Science Meetings

Broadly Sharing the Importance of Ocean Salinity
deCharon, A., Companion, C., Cope, R., and Taylor, L. (11-Nov-14)

NASA's Aquarius instrument and Salinity Processes in the Upper Ocean Regional Study (SPURS) have given the scientific community unprecedented insight into salinity's role in the earth system. Synergistic efforts by the University of Maine-based public engagement team have focused on themes of the water cycle, ocean circulation and climate. Resources highlighting salinity's ties to these familiar topics have been disseminated through Aquarius and SPURS webinars and workshops. The direct involvement of research scientists and engineers has been key to the success of these endeavors, collaboratively working with experienced communicators to produce content that is appropriate for nonscientists.

Deconstruction in various forms, from mapping out complex science to simplifying visual materials, has been instrumental in aiding audience understanding of salinity science, technology, engineering, and mathematics (STEM) concepts. As a result, classroom educators and their students have been given direct access to innovative STEM content, cost-free software, and vetted learning resources. Moreover, these audiences have acquired insights into the critical thinking used by scientists and engineers to solve real-world problems.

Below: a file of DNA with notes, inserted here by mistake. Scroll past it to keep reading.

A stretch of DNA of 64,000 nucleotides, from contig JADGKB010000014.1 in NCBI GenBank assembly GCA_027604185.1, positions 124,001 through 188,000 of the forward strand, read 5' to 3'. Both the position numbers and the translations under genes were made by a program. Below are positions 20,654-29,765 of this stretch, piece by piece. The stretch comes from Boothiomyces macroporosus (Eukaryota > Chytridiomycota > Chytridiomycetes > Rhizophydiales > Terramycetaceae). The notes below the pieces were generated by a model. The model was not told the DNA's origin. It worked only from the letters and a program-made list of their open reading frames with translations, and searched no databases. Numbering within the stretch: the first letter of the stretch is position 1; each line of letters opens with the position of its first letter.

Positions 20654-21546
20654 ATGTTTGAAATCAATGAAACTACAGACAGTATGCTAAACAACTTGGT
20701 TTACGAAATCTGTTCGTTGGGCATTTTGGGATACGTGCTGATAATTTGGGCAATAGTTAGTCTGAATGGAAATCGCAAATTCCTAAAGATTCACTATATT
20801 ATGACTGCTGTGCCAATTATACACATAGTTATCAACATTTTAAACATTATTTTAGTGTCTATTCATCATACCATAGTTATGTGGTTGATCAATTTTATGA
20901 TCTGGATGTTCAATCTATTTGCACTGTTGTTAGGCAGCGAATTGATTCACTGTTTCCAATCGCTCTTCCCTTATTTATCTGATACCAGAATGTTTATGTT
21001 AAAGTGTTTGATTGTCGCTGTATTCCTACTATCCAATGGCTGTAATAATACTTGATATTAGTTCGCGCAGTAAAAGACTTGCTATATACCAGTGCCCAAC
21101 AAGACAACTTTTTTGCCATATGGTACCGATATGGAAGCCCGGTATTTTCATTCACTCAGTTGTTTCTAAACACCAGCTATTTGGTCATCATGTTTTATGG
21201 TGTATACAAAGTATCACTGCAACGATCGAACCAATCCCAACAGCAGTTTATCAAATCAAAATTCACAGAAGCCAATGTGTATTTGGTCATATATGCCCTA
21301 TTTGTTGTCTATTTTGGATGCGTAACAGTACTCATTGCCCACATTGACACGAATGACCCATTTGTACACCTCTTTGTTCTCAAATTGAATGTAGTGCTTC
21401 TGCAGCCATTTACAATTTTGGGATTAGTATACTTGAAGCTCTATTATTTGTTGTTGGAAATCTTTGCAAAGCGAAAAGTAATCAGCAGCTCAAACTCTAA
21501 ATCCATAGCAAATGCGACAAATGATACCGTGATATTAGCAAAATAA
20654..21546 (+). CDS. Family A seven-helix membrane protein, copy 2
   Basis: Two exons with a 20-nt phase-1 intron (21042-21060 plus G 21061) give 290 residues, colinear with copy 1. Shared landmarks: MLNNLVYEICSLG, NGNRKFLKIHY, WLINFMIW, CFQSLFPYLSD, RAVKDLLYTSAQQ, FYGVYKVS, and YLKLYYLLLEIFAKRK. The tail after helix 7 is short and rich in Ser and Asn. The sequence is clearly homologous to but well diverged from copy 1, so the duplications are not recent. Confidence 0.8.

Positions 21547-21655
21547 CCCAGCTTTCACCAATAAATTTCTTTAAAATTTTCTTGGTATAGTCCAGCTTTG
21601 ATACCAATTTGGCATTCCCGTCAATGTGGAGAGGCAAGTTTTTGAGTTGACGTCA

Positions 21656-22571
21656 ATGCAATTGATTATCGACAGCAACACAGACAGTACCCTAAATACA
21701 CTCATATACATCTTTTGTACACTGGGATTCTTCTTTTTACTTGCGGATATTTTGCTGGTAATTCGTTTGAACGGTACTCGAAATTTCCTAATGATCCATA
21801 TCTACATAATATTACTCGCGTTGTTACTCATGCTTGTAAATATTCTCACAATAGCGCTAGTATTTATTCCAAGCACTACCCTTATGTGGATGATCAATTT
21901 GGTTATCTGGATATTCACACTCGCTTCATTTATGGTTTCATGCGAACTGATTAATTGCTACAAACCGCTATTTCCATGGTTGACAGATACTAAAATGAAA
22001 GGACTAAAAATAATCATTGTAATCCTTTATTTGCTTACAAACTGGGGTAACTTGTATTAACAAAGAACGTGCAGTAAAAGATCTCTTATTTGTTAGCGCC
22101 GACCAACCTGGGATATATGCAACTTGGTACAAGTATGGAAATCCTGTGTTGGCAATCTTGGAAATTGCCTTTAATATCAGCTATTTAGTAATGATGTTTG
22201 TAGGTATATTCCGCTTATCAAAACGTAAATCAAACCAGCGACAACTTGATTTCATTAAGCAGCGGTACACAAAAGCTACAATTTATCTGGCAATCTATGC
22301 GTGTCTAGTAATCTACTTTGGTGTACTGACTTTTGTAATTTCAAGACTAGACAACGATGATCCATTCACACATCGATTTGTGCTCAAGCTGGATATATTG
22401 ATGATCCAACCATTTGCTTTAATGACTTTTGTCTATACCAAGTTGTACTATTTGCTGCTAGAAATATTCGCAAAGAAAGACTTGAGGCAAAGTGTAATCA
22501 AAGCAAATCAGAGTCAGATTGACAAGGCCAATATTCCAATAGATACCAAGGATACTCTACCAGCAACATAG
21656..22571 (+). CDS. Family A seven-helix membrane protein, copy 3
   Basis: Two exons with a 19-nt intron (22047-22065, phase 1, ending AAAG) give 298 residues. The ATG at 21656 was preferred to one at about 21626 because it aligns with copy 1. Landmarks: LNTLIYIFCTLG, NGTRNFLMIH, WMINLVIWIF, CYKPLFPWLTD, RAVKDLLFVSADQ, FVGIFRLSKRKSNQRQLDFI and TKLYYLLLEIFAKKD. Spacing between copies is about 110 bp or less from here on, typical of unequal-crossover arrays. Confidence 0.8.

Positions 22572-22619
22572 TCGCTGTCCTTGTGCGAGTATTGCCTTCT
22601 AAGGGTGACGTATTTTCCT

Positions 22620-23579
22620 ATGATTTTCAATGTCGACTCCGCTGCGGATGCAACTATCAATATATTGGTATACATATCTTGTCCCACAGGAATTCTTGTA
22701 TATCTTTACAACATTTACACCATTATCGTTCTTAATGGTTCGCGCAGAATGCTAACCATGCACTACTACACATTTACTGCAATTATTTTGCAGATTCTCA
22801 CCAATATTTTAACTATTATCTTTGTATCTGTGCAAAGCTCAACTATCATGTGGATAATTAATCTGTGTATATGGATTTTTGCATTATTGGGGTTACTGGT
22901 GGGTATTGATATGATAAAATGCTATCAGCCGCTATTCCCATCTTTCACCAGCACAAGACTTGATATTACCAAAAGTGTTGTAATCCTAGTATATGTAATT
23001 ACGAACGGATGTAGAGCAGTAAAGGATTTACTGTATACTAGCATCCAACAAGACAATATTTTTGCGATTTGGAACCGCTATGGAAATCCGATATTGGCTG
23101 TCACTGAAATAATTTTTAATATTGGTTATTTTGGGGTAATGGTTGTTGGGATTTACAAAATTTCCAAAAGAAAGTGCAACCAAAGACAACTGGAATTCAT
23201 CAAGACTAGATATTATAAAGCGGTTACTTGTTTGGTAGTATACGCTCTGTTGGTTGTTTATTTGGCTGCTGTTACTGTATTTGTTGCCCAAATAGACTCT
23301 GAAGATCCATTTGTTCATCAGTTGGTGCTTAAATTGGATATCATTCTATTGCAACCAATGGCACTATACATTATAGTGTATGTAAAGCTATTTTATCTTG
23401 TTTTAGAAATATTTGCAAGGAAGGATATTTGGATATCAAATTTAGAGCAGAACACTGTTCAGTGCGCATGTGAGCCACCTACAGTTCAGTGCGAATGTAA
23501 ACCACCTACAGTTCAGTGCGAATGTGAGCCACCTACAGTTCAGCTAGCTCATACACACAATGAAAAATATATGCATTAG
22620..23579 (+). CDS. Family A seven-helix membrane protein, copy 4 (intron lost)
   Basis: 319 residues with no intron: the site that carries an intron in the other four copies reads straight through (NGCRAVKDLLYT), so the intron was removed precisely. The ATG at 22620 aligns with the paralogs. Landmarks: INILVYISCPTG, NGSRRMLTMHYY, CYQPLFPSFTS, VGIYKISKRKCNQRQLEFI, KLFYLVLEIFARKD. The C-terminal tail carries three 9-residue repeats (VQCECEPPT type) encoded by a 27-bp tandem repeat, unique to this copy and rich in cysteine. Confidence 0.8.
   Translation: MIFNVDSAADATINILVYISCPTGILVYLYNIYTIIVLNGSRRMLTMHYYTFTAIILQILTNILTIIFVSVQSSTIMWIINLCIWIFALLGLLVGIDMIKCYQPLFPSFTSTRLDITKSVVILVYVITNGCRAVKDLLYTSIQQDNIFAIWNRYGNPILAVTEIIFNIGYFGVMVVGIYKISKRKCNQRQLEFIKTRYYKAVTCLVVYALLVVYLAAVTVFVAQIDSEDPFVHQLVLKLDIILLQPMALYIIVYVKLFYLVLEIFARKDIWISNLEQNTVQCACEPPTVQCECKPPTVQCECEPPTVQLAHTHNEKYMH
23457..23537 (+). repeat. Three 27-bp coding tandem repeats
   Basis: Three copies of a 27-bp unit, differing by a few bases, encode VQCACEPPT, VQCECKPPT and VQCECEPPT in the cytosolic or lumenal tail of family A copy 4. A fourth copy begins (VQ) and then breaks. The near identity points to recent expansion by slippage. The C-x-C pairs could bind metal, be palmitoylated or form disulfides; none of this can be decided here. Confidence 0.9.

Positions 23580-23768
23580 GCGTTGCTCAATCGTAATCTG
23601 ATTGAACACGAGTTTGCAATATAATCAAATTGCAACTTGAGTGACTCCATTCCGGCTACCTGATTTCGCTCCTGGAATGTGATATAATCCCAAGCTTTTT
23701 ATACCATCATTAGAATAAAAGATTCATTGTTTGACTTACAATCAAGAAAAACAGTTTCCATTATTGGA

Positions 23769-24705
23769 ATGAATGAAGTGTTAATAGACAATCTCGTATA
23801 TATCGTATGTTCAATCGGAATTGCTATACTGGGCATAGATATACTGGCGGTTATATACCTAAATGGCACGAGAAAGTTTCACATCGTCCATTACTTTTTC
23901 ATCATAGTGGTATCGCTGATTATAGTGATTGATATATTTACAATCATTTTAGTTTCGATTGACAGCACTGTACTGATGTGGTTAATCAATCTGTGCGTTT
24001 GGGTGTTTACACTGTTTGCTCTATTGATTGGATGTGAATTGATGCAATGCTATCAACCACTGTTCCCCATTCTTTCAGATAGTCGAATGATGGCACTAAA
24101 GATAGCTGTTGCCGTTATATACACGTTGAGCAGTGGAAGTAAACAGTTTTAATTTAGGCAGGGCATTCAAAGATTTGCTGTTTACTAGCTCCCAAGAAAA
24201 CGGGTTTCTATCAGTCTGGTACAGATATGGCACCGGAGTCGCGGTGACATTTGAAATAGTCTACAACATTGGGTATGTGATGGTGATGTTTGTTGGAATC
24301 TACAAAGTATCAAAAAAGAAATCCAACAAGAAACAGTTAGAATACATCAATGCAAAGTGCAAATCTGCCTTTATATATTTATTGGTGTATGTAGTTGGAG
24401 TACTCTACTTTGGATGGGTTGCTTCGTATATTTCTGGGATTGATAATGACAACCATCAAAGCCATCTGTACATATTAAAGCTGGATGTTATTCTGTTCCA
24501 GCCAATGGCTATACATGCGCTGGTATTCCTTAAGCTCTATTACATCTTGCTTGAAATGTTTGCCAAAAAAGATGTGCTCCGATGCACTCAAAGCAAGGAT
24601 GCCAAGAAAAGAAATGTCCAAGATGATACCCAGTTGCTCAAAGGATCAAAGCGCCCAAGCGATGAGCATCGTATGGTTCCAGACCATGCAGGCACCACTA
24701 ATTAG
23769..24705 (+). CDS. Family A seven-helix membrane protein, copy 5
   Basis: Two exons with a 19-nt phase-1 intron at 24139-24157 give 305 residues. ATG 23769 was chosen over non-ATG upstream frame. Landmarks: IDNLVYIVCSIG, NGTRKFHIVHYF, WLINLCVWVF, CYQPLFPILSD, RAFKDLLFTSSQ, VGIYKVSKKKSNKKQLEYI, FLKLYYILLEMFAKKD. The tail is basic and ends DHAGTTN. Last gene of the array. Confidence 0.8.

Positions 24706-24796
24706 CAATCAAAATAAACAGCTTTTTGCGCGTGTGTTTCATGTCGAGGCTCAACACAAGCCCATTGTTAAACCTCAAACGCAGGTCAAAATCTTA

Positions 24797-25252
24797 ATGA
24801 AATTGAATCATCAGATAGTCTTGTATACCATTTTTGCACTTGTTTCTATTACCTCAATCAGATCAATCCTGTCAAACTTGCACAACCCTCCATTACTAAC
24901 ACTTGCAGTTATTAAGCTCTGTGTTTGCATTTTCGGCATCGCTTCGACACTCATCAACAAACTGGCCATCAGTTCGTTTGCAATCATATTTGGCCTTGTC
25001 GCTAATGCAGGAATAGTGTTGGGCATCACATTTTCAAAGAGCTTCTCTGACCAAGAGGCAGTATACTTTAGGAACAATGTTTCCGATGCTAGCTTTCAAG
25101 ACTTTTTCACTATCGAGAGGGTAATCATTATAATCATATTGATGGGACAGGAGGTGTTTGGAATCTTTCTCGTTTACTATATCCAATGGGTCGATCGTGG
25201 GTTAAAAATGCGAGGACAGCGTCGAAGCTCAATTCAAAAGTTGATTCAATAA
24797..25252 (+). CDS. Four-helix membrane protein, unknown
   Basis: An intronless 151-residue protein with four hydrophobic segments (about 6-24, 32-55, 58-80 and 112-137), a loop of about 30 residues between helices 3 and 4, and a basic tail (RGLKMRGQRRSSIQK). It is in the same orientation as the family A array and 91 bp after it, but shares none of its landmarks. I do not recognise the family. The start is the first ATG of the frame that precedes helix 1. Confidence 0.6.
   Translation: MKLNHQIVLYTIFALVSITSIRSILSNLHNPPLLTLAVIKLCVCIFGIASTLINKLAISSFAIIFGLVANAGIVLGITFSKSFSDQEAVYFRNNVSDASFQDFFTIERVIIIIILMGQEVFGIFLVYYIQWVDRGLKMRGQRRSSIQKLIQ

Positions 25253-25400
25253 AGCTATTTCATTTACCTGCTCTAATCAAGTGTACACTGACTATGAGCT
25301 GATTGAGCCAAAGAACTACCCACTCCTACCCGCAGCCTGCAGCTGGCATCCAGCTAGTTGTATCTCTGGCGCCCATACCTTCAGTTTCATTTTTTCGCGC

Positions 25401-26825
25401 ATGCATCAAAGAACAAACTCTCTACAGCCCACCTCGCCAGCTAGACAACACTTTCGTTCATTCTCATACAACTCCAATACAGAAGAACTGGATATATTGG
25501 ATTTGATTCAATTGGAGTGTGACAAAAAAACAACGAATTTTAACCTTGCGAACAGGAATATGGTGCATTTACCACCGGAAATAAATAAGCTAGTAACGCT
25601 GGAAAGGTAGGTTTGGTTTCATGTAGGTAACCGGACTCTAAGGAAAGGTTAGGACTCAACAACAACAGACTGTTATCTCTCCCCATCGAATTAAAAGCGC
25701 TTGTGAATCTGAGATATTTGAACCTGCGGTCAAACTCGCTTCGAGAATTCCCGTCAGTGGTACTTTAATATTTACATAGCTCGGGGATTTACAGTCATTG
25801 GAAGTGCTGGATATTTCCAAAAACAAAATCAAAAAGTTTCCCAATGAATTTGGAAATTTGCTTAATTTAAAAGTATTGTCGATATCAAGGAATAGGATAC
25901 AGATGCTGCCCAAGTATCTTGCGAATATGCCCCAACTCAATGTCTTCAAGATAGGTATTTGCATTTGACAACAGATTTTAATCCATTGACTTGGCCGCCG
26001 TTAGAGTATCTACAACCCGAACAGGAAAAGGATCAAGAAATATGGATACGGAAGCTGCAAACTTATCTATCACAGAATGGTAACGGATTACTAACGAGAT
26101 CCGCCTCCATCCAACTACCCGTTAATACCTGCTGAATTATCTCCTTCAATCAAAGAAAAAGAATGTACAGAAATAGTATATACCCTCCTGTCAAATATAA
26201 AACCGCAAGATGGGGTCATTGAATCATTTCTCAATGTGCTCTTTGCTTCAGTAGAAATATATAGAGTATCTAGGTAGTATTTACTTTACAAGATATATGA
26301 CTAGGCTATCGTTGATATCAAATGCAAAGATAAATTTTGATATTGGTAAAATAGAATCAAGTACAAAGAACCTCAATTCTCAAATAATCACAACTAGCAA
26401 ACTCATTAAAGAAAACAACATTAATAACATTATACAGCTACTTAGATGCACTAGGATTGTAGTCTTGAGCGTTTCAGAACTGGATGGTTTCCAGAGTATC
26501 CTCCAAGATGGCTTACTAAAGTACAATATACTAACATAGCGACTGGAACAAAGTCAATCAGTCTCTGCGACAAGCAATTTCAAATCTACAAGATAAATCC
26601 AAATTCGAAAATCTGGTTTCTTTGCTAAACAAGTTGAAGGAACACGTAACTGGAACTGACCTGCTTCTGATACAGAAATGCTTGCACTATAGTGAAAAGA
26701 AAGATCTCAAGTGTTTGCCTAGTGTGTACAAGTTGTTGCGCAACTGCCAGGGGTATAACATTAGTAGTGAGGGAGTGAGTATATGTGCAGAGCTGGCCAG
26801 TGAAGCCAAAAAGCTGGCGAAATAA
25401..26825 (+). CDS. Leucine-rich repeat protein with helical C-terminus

By transitioning from in-person workshops to webinars, Aquarius and SPURS communication teams have reached broad audiences. English- and Spanish-language webinar events directly engaged 511 people in 38 U.S. states/territories and 13 non-U.S. countries, 8 of which are located in Central or South America. Argentina had the highest percentage (41%) of non-U.S. participation, likely because NASA's salinity sensor, Aquarius, is onboard SAC-D, which was built and is operated by Argentina's Space Agency (CONAE). The webinars' videos and archived pages have been viewed over 22,700 times by people in almost 80 countries, providing long-term access and greatly expanding the reach of salinity-related content.